Why You Should Choose a BSN
Monster Contributing Writer Lisette Hilton
Considerations for Second-Career Nurses
However, many who go into nursing as a second career don’t have the time or money to earn a four-year degree and are content staying at the bedside, says Sally Durand, RN, MSN, director of the associate-degree nursing program at Alvin Community College in Alvin, Texas.
Second-career nurse Laura Soria, RN, ADN, earned her associate’s degree in her early 40s. A nurse for the Brazoria County Health Department in Angleton, Texas, Soria says she is perfectly happy with her level of education and the job opportunities available to her. However, pressure from coworkers, including doctors and fellow nurses, makes her feel inadequate.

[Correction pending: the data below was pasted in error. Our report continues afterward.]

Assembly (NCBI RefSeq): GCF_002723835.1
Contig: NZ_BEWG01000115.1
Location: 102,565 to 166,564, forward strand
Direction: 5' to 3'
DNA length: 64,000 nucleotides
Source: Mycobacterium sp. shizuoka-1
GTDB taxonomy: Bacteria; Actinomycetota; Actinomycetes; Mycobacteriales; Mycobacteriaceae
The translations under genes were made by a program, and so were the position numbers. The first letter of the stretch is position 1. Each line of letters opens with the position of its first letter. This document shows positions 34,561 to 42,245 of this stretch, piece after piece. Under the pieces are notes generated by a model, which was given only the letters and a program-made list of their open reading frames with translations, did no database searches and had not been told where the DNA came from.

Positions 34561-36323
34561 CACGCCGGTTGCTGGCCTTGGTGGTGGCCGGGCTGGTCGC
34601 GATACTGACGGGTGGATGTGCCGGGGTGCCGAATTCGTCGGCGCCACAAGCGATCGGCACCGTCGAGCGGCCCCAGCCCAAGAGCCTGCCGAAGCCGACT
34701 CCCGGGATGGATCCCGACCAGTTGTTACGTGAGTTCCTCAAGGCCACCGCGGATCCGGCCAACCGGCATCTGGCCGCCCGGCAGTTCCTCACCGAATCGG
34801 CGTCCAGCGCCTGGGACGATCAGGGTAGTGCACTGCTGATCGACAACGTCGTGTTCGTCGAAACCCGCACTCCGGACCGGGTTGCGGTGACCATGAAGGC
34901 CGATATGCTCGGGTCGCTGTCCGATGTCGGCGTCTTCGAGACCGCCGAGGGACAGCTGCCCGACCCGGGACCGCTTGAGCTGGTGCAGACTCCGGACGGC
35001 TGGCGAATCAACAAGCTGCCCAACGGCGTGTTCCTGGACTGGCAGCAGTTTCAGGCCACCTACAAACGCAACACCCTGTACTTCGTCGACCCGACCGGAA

“I think a lot of people look down on the ones who just have the [ADN],” Soria says. “At my age…I love my job and changing my [credentials at the end of my name] would not help me in the job that I’m in. Basically, the only thing the BSN will get you is a managerial job. I don’t want to be the boss. I think it really matters what your goals are.”